I've refrained from commenting on Obama's victory on this blog since the epochal events of November 5. But that hasn't in any way diminished the extent of joy I felt on the day and the potential that his election holds for America's relations with the world and the worl'd perception of America. So a belated congrats to Barack Obama is still in order. Enjoy the moment, and now let the hard work begin.
Though the shape of his policies toward Africa can't be grasped as of now, it is obvious that events in Somalia and the Congo will for starters engage President Obama. He will need to learn the right lessons from US involvement in Africa so as not to repeat the mistakes of past administrations that have led both Somalia and the Congo to this present pass.
Two items of news that I came across today, put a spotlight on what the future might hold.
The Guardian in its headline today focused on the recently released 4-yearly report from the National Intelligence Council (which coordiantes the analyses from all US intelligence agencies). Titled - Global Trends 2025: A world transformed, it predicts among other things that:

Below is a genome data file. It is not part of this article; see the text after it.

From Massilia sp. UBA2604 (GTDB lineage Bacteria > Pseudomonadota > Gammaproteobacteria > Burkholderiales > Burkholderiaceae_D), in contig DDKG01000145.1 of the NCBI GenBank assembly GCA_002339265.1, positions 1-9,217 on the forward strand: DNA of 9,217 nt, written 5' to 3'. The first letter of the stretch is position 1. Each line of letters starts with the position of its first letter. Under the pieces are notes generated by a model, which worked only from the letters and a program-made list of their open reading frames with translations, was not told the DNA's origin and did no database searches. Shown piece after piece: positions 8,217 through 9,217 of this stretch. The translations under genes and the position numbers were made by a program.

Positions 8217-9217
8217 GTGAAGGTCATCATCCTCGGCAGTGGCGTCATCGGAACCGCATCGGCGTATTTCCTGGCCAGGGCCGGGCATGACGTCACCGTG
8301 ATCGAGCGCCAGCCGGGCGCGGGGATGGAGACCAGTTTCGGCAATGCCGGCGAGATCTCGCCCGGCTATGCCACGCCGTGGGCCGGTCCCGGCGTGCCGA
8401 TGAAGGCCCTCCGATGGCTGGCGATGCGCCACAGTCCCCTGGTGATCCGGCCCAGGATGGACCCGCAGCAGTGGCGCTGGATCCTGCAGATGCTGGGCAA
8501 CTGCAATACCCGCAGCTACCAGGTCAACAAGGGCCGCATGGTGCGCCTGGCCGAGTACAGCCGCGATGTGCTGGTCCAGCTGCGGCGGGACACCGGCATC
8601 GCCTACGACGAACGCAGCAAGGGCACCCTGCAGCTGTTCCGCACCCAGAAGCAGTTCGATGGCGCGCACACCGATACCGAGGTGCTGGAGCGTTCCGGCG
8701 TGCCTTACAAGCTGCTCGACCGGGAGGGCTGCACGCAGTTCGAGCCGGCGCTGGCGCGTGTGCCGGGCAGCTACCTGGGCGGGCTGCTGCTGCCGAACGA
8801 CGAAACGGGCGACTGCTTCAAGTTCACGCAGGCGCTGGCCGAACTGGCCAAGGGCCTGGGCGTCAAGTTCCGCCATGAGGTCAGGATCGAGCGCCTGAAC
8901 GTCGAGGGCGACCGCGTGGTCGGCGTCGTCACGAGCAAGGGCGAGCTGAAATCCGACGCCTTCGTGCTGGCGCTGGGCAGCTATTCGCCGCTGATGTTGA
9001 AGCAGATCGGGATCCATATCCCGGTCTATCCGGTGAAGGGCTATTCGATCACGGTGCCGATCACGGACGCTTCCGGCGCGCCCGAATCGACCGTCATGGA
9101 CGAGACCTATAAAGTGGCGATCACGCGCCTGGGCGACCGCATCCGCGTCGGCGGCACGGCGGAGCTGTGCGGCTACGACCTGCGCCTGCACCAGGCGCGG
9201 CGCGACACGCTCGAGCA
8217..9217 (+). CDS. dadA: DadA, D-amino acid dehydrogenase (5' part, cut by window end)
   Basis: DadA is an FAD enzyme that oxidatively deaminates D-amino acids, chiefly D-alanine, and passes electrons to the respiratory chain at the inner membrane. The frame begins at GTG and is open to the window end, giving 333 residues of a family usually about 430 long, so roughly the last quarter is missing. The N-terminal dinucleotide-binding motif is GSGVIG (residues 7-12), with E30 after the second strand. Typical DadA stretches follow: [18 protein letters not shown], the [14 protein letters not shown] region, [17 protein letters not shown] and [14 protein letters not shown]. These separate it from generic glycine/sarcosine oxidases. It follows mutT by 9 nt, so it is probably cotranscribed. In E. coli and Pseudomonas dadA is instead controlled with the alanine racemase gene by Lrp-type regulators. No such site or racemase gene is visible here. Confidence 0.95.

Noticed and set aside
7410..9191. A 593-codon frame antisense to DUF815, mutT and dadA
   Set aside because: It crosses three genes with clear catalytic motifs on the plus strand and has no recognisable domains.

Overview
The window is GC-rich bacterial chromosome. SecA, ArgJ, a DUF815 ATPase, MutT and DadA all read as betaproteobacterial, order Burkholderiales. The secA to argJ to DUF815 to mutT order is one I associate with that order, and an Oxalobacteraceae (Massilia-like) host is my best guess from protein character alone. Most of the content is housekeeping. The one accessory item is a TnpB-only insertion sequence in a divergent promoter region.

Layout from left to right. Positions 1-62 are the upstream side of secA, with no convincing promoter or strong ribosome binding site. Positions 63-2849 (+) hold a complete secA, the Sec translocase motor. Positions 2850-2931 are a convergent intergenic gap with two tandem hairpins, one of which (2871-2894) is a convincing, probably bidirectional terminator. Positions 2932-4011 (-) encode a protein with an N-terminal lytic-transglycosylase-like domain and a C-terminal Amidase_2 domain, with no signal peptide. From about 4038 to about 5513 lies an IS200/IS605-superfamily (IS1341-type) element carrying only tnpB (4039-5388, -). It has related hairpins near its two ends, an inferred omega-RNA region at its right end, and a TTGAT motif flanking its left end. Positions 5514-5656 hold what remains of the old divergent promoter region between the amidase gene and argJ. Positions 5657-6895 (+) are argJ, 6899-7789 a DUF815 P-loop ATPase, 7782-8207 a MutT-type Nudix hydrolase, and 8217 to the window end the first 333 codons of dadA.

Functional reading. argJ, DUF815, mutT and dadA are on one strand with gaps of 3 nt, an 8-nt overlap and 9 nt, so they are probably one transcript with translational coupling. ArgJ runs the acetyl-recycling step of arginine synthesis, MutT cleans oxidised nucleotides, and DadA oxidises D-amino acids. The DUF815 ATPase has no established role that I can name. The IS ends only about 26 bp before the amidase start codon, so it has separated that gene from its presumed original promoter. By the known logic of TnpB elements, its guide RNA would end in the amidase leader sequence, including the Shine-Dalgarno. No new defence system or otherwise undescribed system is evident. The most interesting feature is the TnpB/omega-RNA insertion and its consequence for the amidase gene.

1. The US will no longer be able to "call the shots" alone
2. "The western model of economic liberalism, democracy and secularism...may lose its lustre"
3. By 2025, the US will become "less dominant" in the world
I reckon that Obama has read this document and is shaping his response to the challenges posed therein. This might inform the reasoning behind the cast of characters that he is building to shape his policies in this regard. With talk of General Jim Jones (rtd) as his likely National Security adviser, Hillary Clinton as Secretary of State and Robert Gates staying on at the Pentagon, they are already being called the National Security Team of Rivals and there's even a suggestion that "it might be a good idea for Clinton, Gates, Jones, Obama and Biden to go off for a weekend retreat somewhere, have a few drinks and get to know each other"
Any venue suggestions?